The Seahorse designs
Mackennal triumphed with his design for the higher value four-stamp Seahorses series. He was endorsed by The King, who asked that he design the stamps. George took a personal interest in the Seahorses, suggesting changes. One can understand the interest. Mackennal's design, with a militant Britannia driving horses across the ocean, captured the imperial strength of the nation he ruled in an era where the major powers were jockeying for position in Europe and around the world. Naval power was key, and the image of Britannia with shield and trident dominating the sea speaks volumes.
Of its time it might have been, but Mackennal's design reflects his interest in Greek and Roman coins. Syracusan currency from the 5th century BC, for example, showed a two-wheeled chariot - a look that informed his design for the 1908 London Olympics commemorative medal, where Phoebus Apollo rides a chariot drawn by four rearing horses.
This combination of modern imperial posturing and classical tradition hit the mark, but George did ask for changes: to replace the value on Britannia's shield with the Union Flag; the value to move to the tablet where the 'Postage & Revenue' line was; and to show the horses in harness. With the artwork revised, the designs were approved and the stamps engraved by JAC Harrison. The four Seahorses - with half-crown, five shillings, ten shillings and £1 values - finally appeared in July 1913. They were instantly loved, as they are today.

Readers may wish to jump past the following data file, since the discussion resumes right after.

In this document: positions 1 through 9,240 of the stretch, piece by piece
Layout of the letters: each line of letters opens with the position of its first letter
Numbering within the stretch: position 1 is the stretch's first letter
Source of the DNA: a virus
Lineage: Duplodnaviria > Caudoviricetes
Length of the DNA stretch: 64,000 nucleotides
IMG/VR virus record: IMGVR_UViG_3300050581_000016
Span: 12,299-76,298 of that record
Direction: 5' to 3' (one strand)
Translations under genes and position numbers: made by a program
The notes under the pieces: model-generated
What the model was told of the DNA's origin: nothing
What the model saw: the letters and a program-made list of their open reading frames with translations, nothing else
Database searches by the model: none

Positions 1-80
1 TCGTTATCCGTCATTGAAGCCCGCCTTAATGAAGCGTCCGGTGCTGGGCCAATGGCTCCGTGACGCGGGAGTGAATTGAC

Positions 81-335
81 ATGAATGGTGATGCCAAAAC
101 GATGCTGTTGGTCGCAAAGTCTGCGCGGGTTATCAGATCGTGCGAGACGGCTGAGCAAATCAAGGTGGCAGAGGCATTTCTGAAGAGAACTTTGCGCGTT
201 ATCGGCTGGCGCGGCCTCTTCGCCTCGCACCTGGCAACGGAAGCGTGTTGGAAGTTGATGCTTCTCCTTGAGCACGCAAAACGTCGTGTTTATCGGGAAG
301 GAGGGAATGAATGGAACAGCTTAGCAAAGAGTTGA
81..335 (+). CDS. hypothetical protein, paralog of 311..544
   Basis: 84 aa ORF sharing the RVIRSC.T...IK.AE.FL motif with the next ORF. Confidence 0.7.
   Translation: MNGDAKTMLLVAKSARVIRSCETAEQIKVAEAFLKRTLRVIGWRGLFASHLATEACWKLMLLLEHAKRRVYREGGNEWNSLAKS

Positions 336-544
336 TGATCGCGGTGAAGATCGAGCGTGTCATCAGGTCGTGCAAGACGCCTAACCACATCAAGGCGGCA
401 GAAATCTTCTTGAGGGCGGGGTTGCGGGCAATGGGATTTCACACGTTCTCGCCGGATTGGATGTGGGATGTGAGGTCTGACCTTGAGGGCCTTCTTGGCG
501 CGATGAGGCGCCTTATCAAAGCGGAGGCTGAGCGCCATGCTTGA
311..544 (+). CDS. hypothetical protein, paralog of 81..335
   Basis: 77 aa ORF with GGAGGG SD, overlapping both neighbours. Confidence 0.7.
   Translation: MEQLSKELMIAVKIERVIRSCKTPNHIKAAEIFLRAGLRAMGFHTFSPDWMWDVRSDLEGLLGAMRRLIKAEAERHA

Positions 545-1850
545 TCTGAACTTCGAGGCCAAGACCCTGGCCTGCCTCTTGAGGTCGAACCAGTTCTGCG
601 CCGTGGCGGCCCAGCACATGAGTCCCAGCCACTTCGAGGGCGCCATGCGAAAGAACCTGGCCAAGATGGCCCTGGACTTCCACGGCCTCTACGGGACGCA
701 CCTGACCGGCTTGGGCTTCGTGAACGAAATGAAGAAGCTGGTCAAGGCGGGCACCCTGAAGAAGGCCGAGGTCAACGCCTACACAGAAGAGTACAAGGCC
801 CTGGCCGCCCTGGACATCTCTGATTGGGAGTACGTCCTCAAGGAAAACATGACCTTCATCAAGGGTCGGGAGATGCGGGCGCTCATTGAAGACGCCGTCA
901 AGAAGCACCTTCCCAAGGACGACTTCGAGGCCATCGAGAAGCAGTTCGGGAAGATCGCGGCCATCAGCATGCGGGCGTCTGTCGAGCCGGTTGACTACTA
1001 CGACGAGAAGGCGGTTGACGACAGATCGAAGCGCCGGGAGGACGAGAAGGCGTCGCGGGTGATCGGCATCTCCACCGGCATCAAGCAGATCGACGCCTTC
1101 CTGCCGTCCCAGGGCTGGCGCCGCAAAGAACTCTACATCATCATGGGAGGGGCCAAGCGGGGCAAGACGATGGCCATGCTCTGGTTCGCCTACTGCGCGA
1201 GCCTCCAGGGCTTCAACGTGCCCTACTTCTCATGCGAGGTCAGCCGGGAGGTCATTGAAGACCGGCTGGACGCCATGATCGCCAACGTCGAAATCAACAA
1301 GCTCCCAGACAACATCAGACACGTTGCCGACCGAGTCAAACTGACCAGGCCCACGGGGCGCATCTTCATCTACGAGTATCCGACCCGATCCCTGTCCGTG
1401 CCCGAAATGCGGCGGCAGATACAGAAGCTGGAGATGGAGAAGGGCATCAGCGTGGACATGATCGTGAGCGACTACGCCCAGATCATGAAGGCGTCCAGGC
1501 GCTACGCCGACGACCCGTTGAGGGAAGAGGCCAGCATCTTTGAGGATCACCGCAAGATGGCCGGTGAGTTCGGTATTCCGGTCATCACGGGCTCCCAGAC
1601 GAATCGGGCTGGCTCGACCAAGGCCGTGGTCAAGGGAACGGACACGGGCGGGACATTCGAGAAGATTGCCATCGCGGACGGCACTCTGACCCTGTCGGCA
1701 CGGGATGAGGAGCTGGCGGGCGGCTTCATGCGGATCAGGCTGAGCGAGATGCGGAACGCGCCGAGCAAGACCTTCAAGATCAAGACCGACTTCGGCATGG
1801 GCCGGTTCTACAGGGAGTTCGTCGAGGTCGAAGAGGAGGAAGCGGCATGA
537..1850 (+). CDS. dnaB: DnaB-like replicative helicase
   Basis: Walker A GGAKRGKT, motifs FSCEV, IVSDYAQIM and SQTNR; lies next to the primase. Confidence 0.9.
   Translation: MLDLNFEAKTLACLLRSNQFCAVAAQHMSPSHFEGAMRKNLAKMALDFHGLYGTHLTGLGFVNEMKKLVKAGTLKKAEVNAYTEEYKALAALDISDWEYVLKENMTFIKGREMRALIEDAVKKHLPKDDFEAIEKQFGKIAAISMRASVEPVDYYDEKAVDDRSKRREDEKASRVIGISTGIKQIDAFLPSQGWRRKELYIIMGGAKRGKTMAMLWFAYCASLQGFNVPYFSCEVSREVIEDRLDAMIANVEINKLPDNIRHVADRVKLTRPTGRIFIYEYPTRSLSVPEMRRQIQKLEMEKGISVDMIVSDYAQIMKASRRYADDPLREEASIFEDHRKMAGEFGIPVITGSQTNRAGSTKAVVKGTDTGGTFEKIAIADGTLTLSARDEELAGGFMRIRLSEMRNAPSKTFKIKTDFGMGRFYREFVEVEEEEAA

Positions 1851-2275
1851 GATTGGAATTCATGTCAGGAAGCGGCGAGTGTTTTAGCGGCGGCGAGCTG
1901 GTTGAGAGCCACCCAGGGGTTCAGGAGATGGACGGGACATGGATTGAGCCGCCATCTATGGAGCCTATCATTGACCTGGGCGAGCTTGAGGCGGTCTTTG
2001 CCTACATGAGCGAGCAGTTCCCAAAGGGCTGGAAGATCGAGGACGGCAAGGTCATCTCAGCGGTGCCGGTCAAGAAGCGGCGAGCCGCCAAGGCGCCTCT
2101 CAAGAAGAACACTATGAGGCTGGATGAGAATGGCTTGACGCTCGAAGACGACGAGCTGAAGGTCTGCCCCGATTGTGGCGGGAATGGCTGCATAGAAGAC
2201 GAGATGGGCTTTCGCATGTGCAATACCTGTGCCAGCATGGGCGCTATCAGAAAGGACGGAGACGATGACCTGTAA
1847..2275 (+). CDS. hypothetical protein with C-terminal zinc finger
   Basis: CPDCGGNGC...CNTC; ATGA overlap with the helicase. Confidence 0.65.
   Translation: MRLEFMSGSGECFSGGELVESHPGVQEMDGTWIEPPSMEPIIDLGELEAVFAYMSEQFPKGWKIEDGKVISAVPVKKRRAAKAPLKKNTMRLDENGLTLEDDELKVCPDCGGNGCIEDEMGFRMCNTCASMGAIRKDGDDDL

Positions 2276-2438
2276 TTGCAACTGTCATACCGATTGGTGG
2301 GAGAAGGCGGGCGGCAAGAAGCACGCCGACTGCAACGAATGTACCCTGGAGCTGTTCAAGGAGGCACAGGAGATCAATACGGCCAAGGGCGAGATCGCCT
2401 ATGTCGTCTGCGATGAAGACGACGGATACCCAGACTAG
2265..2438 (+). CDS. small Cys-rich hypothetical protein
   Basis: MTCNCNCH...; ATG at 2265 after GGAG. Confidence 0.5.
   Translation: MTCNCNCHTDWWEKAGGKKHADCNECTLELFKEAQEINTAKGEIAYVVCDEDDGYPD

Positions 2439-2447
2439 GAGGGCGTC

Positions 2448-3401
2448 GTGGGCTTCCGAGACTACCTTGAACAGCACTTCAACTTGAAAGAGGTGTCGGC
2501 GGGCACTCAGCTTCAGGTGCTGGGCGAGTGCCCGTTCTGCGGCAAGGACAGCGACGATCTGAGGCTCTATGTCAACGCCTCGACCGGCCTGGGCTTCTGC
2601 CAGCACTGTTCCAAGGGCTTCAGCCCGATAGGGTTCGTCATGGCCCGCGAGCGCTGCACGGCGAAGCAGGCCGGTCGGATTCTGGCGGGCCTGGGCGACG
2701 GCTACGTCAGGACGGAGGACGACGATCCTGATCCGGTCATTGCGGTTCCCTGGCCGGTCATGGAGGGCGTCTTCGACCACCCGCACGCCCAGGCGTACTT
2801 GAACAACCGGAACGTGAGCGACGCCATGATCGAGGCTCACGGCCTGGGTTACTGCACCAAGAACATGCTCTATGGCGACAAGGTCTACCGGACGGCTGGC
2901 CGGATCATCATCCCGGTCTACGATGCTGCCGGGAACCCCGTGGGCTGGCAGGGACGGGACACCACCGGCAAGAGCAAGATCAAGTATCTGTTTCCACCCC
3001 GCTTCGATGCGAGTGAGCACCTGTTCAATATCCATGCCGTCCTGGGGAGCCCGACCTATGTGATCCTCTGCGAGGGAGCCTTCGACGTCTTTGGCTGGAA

Pack Design Up
Stamp size 39mm x 22mm
Printer Joh. Enschedé Stamps
Print process Front: four-colour intaglio Reverse: one - colour offset
Perforation 11 x 12
Base Paper FSC uncoated. OBA free, no gum, no watermark.